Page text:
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The anniversaries of the nuclear destruction of Hiroshima and Nagasaki serve as somber dedications to those who lost their lives in these tragic events. Such rituals of remembrance are inevitably selective about the aspects called up for reflection and can even encourage forgetting, by declaring the past as overcome and therefore, truly past. This webinar will explore the ways in which the 75th anniversary of the atomic bombings of Hiroshima and Nagasaki mark not a tragic past now diminished by time, but the inception of an ongoing struggle to discern the meaning and continued significance of nuclear technologies in the world we inhabit today, as it defines state power and continues to threaten mass destruction on a scale that far exceeds that visited upon Japanese cities in WW II.
Our commemoration of the 75th anniversaries of the nuclear attacks on Hiroshima and Nagasaki is marked by the disruption and uncertainty that COVID-19 has brought into all of our lives. While attempts to sanitize perceptions of the radiological disaster in Fukushima through Olympic spectacle were subverted by the pandemic, this management of perceptions around nuclear issues has, since Hiroshima and Nagasaki, been a primary feature of how we imagine the world riven by pending nuclear conflict and the long-term effects of the byproducts of nuclear energy. From the rhetoric of “Atoms for Peace,” that attempted to demarcate an imaginary line between nuclear power and nuclear weapons, to the dismissal of harm to those exposed to radiation from nuclear testing, production and accidents, the nuclear gambit has always been veiled behind a rhetoric that justifies, at any cost, its continued existence.
In this 75th year since the atomic bomb forever altered the destiny of Japan and set the world on a nuclear path - the 1st time that public commemorations will not be staged due to the viral pandemic - this webinar will take a hard look at how we experience and remember nuclear disasters, and what we can learn from this history to better understand where we came from and where we are going, and how we can best care for one another along the journey.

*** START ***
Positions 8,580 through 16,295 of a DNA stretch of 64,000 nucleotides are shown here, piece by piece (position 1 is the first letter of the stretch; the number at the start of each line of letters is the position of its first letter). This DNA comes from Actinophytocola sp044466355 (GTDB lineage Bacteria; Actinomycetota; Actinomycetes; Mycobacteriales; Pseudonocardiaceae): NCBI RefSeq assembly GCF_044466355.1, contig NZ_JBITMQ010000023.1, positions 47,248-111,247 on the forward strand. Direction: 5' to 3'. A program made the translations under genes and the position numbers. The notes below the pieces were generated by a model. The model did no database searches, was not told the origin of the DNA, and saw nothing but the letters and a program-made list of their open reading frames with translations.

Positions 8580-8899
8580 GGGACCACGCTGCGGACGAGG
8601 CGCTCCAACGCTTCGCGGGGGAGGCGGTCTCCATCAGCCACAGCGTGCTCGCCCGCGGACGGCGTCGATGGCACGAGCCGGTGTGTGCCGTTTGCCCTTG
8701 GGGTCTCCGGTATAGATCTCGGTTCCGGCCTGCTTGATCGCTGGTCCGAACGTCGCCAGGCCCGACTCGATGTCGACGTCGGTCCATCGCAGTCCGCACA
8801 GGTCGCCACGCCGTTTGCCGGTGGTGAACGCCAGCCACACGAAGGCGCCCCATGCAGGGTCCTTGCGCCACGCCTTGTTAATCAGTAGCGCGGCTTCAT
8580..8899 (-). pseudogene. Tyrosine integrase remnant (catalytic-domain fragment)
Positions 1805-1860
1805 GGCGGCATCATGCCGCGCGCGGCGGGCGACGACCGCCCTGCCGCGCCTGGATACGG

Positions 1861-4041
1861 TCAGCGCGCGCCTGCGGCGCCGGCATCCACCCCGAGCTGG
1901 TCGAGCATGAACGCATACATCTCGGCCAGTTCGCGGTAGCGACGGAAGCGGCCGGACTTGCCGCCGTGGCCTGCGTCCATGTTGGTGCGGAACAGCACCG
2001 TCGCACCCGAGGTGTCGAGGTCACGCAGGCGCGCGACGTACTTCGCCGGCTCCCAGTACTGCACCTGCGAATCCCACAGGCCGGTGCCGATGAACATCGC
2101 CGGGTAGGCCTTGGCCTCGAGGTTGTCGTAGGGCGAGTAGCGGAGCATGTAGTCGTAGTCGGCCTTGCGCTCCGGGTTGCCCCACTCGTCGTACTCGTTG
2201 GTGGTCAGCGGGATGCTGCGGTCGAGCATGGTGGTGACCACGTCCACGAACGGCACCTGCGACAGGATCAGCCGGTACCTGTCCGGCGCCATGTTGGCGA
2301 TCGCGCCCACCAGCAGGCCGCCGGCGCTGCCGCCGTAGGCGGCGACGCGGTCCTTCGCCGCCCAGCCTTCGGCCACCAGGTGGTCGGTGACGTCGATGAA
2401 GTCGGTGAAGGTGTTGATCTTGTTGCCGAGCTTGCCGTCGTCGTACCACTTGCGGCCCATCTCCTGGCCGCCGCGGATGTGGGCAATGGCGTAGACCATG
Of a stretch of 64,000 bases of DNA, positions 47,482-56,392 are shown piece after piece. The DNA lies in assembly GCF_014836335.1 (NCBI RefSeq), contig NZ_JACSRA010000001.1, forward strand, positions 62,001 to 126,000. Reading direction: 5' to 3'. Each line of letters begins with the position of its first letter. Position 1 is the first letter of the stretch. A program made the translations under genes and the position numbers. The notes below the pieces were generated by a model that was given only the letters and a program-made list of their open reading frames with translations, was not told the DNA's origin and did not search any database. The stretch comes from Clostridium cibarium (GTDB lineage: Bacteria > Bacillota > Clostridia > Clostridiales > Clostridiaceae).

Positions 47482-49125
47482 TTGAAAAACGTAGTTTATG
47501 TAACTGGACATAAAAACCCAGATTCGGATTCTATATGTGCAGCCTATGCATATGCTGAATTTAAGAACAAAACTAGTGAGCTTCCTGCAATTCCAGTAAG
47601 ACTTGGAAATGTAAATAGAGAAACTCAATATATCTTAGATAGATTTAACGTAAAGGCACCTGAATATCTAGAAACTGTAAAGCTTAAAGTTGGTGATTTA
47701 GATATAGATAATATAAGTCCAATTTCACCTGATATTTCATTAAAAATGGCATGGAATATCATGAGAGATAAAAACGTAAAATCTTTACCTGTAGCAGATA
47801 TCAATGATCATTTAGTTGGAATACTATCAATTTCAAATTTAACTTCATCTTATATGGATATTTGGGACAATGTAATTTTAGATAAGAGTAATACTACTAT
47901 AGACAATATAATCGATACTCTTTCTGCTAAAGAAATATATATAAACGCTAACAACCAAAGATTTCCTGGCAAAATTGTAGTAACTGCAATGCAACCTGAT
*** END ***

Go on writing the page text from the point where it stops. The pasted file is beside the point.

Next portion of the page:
Norma Field is a professor emerita, University of Chicago, Department of East Asian Languages & Civilizations. She is the author of In the Realm of a Dying Emperor: Japan at Century’s End. She is editor and co-translator of Fukushima Radiation: Will You Still Say No Crime Has Been Committed? With Yuki Miyamoto, she maintains the Atomic Agewebsite. About Dr. Field.
Robert (Bo) Jacobs is a historian of science and technology at the Hiroshima Peace Institute and Graduate School of Peace Studies at Hiroshima City University in Japan researching the history of nuclear technologies. He is the author The Dragon’s Tale and Nuclear Bodies (forthcoming in 2021 in Yale University Press), and also has been the lead researcher of the Global Hibakusha Project since 2010, conducting field research at radiation affected sites around the world. About Dr. Jacobs.
Yuki Miyamoto is Associate Professor in the Department of Religious Studies at DePaul. The courses she regularly teaches at DePaul are “The Atom Bomb Discourse” and “The Atomic Age.” She has led two-week study abroad trips to Hiroshima and Nagasaki seven times since 2005. She is the author of Beyond the Mushroom Cloud: Commemoration, Religion, and Responsibility after Hiroshima (2011).
About Dr. Miyamoto.
Kyle Cleveland, ICAS Co-Director and Associate Professor of Sociology at TUJ. About Dr. Cleveland.
August 7 (Fri) 11 am (EDT) East Coast USA
August 7 (Fri) 10 am (CDT) Central USA
August 7 (Fri) 8 am (PDT) West Coast USA
August 7 (Fri) 5 pm (CET) Europe
August 8 (Sat) 24:00 (Midnight JST) Japan
Join the Webinar live:
Webinar access link - via Zoom Meeting:
Meeting ID: 816 638 5428
Note: RSVP not required
Robert Jacobs, Hiroshima Peace Insittute/Graduate School of Peace Studies/Hiroshima City University